• Michael Dahdal

Asking The Right Questions

Updated: Jan 3, 2020

Too often we get caught up asking all the wrong questions.

The problem with asking the wrong questions is you inevitably get the wrong kind of answers.

Your life, any human life for that matter, is filled with infinite potential and infinite potential almost by default suggests an infinite amount of possibilities.

This is where we tend to get it wrong.

You see, you have to know that you are wired for survival and your brains main function is to keep you physically alive.

This is good, because it keeps you alive, but limiting, because it’s underlying interest is simply to keep you alive.

It’s not so interested in you realising any kind of inherent potential; it’s primarily concerned with your preservation alone.

It’s doesn't call on you to seek out life; it calls on you instead to simply try and avoid death.

So instead of allowing you to ask the fundamental question, “What is possible?” – it spends it’s time reminding you of what is not.

It’s doesn’t want you to assume any risk or venture into the unknown, this is too much of a burden to bear.

So instead of encouraging you to embrace your God given potential, you’re instead encouraged to keep worrying about all the ways you might fail.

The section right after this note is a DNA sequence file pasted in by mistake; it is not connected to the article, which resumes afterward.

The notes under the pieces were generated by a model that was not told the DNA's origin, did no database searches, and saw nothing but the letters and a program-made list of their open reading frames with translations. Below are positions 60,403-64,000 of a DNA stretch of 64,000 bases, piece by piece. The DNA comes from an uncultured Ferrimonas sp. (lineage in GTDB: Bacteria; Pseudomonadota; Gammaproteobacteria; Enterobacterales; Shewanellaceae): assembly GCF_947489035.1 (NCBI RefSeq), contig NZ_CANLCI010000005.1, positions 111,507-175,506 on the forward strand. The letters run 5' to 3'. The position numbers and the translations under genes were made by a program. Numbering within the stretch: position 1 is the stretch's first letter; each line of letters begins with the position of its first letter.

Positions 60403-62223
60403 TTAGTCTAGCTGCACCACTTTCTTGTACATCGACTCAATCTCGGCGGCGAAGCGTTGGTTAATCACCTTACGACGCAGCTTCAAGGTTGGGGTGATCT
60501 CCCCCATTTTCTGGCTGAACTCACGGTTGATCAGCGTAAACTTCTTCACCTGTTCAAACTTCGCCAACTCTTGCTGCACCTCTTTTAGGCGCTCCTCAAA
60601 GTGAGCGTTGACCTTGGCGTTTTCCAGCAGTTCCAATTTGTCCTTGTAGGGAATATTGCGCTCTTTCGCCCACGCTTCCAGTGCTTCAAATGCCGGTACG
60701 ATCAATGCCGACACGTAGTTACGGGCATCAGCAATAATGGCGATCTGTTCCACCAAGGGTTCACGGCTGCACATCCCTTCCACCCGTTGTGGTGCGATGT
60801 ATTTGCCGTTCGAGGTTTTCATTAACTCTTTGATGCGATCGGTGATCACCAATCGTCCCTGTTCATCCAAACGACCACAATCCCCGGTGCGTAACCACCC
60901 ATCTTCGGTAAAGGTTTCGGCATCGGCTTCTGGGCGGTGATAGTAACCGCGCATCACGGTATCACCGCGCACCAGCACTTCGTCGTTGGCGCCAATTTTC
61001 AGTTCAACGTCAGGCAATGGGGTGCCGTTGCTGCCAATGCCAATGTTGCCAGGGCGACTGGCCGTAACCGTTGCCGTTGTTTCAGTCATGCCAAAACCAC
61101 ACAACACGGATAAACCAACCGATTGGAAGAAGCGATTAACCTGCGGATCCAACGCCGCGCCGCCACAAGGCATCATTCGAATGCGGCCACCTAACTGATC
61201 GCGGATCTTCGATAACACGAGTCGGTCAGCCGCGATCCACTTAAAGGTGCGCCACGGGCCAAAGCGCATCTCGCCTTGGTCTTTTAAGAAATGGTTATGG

Finding all the reasons in the world to convince you that you can’t do something, and very few reasons to convince you that you actually can.

To keep you living in fear that something bad might happen, rather than consider the potential for good.

It’s the same reason why we essentially remember bad news and why we are seemingly attracted to the negative over the positive.

It’s all just to keep your body ticking over.

But if you’re looking to propel yourself forward, you may want to start changing the questions you keep asking yourself.

Instead of asking; what can’t I do, start asking what can I do.

Instead of asking; what’s not possible; start asking your self what is possible.

Instead of asking; what’s holding me back; start asking, what’s propelling me forward.

Instead of asking: what am I bad at; start asking yourself, what am I good at.

Instead of asking yourself; what will it cost me; start asking your self, what will I gain from it.

Instead of asking yourself: who am I; start asking your self, who can I be.

Every question is a fork in the road as you navigate your way through life.

It’s your opportunity to either be open to all the possibilities; or closed to them.

To choose to live in the full richness of the human experience that’s been afforded to you, or to live in a self imposed darkness.

To embrace your potentiality or to essentially shy away from it,


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